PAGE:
out, are passionate about the caste of their politicians. Nearly half of the voting population of even
a highly educated city like Bangalore considers caste to be the No. 1 reason to vote for a candidate.
To get a new lease on life, you need to be dead or dying, caste and caste based discrimination is alive and well in India and twenty years of relatively weak economic reforms have not done much to change that dynamic. Politics is one arena where lower castes can affect the outcome due to their sheer numbers. Like many urban Indians of her class she is not happy with the results. By the way how exactly can a city be educated? Does it go to college?
Democracy gives power to people who previously had none. But, like race, caste can shift political
discussions from present-day merit to payback for historical injustices.
Shorter Ms Sankaran, those uppity Dalits are making me uncomfortable. Caste based injustices are hardly in some distant past to be described as historical. But no matter, the lower castes should just get over it, according to Ms. Sankaran. Also, merit and privilege go hand in hand. It is hard to excel at school when you don’t know where your next meal will come from. She makes her biases crystal clear in her next paragraph
Six decades of democratic statehood have attempted to correct the imbalances of the past through
“reservation” — job and education quotas for the so-called backward castes, like the Dalits. This
program has been effective, in a fairly hit-or-miss fashion. Some say that nearly all university seats
are reserved for lower castes, effectively blocking Brahmins from higher education.
She ends with this gem
So that is the fascinating conundrum of Indian society: on one hand, caste is losing its virility as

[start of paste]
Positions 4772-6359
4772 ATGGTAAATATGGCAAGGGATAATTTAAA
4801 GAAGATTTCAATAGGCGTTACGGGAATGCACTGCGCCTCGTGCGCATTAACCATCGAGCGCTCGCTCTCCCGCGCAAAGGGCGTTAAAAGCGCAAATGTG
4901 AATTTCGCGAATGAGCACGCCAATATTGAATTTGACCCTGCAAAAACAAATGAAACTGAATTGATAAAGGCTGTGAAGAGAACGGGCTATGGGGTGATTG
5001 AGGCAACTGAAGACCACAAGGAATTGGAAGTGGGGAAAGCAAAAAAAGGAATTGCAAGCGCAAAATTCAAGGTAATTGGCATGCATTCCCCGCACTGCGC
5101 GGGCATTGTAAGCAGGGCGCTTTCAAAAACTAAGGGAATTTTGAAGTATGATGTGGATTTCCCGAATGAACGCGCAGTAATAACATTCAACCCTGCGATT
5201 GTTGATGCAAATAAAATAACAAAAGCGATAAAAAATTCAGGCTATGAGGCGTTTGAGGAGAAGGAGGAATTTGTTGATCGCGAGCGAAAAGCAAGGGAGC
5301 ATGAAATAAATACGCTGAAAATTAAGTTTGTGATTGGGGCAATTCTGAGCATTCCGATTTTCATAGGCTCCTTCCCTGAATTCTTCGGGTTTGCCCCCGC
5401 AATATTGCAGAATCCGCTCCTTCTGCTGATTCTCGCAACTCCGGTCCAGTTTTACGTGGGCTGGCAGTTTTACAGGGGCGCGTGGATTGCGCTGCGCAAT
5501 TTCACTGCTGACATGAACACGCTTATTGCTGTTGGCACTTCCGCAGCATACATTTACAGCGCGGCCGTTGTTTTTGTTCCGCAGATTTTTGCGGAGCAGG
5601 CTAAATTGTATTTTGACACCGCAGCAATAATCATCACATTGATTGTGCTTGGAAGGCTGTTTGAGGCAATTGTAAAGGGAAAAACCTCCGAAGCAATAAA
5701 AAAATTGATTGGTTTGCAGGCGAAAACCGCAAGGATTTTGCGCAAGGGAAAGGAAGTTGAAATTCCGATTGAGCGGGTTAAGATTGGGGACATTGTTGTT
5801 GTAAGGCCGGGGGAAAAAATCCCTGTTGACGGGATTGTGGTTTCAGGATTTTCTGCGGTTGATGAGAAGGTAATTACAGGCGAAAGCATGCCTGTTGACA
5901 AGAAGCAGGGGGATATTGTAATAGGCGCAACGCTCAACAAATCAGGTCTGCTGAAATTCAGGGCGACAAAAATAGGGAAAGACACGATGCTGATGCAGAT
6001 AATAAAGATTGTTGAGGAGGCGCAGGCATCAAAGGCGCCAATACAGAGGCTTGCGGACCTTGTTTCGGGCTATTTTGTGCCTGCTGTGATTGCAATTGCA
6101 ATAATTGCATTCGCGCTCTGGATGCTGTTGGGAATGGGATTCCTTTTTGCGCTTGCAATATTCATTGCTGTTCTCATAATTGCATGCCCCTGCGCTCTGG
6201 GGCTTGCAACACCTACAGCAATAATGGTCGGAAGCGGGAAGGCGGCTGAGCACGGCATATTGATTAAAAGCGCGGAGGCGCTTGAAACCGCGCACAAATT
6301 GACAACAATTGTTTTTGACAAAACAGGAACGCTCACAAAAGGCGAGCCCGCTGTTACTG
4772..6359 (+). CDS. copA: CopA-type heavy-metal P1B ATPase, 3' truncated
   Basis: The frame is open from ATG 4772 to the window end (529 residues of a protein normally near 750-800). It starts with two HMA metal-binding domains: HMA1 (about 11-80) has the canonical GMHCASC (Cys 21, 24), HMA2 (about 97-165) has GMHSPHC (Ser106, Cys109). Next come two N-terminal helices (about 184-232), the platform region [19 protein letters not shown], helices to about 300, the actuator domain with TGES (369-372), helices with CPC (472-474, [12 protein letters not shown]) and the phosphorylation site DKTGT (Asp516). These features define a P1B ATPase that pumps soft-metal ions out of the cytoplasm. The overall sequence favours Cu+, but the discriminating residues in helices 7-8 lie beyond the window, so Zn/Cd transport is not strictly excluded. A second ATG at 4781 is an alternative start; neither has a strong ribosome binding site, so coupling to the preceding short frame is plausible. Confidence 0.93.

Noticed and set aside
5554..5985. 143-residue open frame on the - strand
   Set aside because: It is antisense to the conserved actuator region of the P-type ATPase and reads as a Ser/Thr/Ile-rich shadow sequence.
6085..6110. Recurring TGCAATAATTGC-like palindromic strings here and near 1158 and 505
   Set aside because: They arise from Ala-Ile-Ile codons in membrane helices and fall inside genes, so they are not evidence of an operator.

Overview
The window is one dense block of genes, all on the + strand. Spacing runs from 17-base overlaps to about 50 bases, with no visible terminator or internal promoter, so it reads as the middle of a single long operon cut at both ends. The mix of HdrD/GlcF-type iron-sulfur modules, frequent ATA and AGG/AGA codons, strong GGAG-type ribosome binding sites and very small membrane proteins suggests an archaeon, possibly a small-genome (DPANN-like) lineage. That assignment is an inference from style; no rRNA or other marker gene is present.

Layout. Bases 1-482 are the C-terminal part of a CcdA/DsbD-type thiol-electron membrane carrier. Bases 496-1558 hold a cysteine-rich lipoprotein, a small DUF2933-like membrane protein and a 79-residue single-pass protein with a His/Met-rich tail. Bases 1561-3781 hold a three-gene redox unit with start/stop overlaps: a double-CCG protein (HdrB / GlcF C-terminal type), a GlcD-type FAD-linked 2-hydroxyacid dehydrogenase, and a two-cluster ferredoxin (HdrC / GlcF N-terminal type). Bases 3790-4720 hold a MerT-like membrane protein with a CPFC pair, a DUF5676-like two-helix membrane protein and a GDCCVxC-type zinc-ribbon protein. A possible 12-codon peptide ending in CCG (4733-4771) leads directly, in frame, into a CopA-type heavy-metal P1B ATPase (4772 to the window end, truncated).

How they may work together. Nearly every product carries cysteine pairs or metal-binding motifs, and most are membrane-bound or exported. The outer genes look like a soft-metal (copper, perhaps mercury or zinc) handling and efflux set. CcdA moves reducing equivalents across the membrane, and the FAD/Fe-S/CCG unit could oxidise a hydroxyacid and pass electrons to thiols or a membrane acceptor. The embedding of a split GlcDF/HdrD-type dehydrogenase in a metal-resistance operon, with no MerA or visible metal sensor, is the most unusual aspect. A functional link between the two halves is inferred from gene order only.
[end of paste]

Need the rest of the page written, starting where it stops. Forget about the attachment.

India opens up opportunities and mind-sets, while on the other, the forces of democratic politics
ensure that it will thrive and never be forgotten as a crucial social index.
Caste is a male? Who knew? In any case, this male does not require Viagra. Tough luck Ms Sankaran, you can be rest assured that people will continue exercising their franchise in a way that protects their interests whether or not it meets your approval or hurts your tender feelings. Caste based politics is a reality in Indian politics and it is not going away, unless the underlying issues of caste discrimination are addressed. Politics in India is dirty and messy and caste-driven, and reflects the society.
P.S. Why is NYT publishing this drivel?
Austerity for thee but not for me
LoL by: two_kittehs
Austerity cat was on the ICHC/lolcats voting pages this weekend. ICHC has made it slightly difficult to reach the voting pages, there is no link on the front page any more. If you want to vote for my lol it can be found here and it is also on voting page 4 of lolcats, right now.
Austerity cat made his first appearance here.
The review as promised. After seeing the 2009 Star Trek reboot my hopes for this latest Trek movie were not high. The reboot had major flaws, including but not restricted to an utterly unconvincing villain. This latest movie addresses that flaw to some extent. Benedict Cumberbatch’s villain is definitely an improvement over Eric Bana’s villain. Unlike the tattooed and bald Bana, Cumberbatch has a head full of hair and nary a facial tattoo in the movie and even his motivations and actions make more sense. I mostly blame the director and the writers for this sad state of affairs and not Bana.
I definitely liked this movie far better than the last one but it is not without flaws. The movie was a thrilling ride until the last thirty minutes.
WARNING: Spoilers follow
The movie begins with the Enterprise docked under water. Kirk and Spock are trying to save a planet by ignoring the Prime Directive.
The special effects were beautiful. Anyway, getting back to the plot, this results in Kirk losing command of the Enterprise and his rank, but don’t worry he will get both back in less than 10 minutes.
There is an attack on Star Fleet Archives in London, a huge explosion which destroys the building and its surroundings. It involves Cumberbatch and his blood, and a Star Fleet official with an ailing daughter. Immediately the Star Fleet high command summons a meeting in its San Francisco head quarters. Both Kirk who has been demoted to commander and Spock are present. Star Fleet must be awfully small if a recently demoted captain is a part of a high level meeting. The meeting takes place in a room with lots of windows. Was Dick Cheney’s bunker unavailable? Any how, there is another attack, through the aforementioned windows and most of Star Fleet big brass is eliminated including Kirk’s mentor Pike. Was it Abrams intention to make Star Fleet look like a joke? This crew doesn’t seem capable of tying its shoelaces, let alone undertake interstellar travel.